I found this pot decoration in the charity shop clutter shelf. I thought it would make a nice garden decoration. I’ve used one of my rusty bird feeder poles I was considering getting rid of to combine them to make a little decoration for the pot display.

It’s been a productive week of getting through jobs despite the weather. I start in my new garden centre job next week. I’m still under strict instructions to not buy tons of plants. We’ll see if I manage it next week. I do need some more compost but this whether I was working at a garden centre or not. Wish me luck!

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25 thoughts on “Six on Saturday: 29.2.19”

  1. You mention the hydrangeas above. Many years ago, a neighbor of ours had hydrangeas at various points on their properties. The blue hydrangeas, I had seen before, but he had green, white and pink as well. Since I had never seen those before, I asked him about them. He told me it was really quite simple – adjusting the acidity of the soil higher and lower is what produces the variation in color. I was intrigued. Thank You for sharing your gardening endeavors. It looks like you have it well in hand. I like the pottery post!

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  2. That relocated brick edging looks really good. Hopefully the hydrangea will appreciate your hard work. I imagine the roses are going to look good a little later in the year, too. What roses do you have w/what clematis? I’ve been thinking of pairing some, but wasn’t sure yet which would look best w/what – colour combos would be individual preference but what about the flower shape of the clematis? What looks good w/roses or does it matter once things are in leaf? Btw, I did steal your tin planter idea after all.

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  3. I hope your Acer does well too! I bought one last year and it suffered badly from the wind. I wait and see if any leaves appear this year. I think they are lovely trees, but sadly maybe not for a windy spot.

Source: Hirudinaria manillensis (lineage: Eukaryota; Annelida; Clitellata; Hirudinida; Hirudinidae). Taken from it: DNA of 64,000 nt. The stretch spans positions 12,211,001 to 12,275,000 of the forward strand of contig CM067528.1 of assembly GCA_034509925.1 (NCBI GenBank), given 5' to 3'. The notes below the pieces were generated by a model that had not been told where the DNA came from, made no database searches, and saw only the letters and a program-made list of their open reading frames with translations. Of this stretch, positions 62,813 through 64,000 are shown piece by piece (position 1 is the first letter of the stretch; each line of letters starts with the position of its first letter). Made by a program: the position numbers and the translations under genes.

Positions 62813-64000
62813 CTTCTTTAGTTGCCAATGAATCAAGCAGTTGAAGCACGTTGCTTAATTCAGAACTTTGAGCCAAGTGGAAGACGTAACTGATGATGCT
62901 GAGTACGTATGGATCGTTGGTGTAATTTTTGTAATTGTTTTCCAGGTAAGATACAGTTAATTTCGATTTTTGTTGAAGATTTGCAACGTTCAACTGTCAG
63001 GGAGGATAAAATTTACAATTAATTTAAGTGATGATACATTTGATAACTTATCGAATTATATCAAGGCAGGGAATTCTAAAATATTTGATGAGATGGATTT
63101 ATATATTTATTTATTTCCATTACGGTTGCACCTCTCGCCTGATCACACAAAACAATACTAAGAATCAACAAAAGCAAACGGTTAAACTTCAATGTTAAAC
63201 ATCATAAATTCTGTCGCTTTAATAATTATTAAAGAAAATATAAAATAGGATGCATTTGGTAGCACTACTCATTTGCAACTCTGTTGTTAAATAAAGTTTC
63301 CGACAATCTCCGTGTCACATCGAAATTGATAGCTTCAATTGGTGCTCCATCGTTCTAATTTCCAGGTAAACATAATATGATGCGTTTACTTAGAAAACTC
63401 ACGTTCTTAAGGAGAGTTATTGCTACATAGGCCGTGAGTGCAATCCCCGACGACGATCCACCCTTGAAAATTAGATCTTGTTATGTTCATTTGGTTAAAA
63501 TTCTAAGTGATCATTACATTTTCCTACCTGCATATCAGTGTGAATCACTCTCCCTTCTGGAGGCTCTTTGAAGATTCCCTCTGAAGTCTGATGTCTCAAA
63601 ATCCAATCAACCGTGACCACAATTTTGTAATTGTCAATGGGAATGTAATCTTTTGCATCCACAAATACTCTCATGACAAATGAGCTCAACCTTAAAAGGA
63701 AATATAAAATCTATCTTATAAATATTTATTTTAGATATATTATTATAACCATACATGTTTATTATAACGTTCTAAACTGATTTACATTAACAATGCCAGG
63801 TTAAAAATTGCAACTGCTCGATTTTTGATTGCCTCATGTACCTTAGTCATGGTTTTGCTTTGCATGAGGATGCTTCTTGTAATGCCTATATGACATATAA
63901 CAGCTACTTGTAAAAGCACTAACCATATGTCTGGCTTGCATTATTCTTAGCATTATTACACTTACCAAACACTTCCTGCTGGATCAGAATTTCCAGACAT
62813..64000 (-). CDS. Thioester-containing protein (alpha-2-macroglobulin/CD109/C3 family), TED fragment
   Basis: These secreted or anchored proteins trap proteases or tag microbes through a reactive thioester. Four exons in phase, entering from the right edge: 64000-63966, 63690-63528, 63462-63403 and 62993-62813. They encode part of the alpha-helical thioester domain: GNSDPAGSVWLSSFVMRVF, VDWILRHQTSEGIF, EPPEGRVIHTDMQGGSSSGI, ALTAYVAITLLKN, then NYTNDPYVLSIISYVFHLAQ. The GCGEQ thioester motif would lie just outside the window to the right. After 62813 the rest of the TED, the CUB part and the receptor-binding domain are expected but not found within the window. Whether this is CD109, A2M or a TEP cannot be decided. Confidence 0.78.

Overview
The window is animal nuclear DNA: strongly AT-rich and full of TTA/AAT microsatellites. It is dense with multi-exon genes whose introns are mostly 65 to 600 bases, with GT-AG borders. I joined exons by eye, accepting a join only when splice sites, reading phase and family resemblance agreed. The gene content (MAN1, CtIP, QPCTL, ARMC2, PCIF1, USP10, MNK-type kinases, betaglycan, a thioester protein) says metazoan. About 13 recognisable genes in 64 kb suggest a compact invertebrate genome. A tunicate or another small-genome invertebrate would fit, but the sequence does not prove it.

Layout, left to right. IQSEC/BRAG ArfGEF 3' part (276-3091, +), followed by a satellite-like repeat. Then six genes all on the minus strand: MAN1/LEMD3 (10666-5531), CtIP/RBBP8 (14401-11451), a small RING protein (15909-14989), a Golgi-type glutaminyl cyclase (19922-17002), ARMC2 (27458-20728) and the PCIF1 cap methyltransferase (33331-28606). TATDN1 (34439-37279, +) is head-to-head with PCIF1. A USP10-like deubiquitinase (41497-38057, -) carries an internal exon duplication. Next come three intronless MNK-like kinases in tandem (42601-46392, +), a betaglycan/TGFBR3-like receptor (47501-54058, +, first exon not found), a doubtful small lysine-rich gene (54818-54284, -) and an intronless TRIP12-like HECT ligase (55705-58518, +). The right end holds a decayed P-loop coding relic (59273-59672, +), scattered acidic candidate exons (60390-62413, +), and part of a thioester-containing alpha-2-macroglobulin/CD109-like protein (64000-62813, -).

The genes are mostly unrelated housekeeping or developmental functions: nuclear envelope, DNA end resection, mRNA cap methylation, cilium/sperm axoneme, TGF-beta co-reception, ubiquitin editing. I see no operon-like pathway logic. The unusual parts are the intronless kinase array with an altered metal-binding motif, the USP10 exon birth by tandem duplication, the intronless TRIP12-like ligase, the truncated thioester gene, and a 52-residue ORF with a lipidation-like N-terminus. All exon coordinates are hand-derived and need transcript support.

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    1. When I first did it I was happy with how neat it looked but I’d gradually buried them as I added compost to improve the border soil so was time to do. I feel starting work at the garden centre I should have my own garden in order. Still a few jobs I wanted to do before returning to work but never mind. Starting to get lighter in the evenings so that’ll help.


    1. I had an existing climbing rose when I moved in. It had been allowed to grow straight up and was flowering more in the neighbours garden. I tried hard pruning and getting it in order but it wasn’t having any of it. In the end I dug out and started with these two afresh. Tried to be good and get the wire frame up before so I could try for following the RHS encyclopedia and experts guide advice.

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  4. Really like the brick edging. I planted a new Hydrangea last autumn and there is no sign of any shoots at the moment. Will have to have a closer look. All my Roses have been pruned and trained. Can’t wait to see how that Bargain Acer turns out.

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  5. £15 for an Acer – that’s a real bargain! We’re just a mile inland from the sea, and when I planted my Acer palmatum Bloodgood many years ago I constructed a little framework around it – no more than a few posts, then stapled windbreak fabric to it. It helped shelter the tree during the worst of the winter winds in its first and second years. It’s now large and a joyful sight in springtime.

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    1. The GC has got a bigger one at £20 but I think it’s too big for my car. This one I’ve planted has a bit of shelter. The ground is lower. The log store on one side. Climbers are working along the fence behind. Then a dogwood to one side. That won’t give much wind protection but it’s still a little buffer.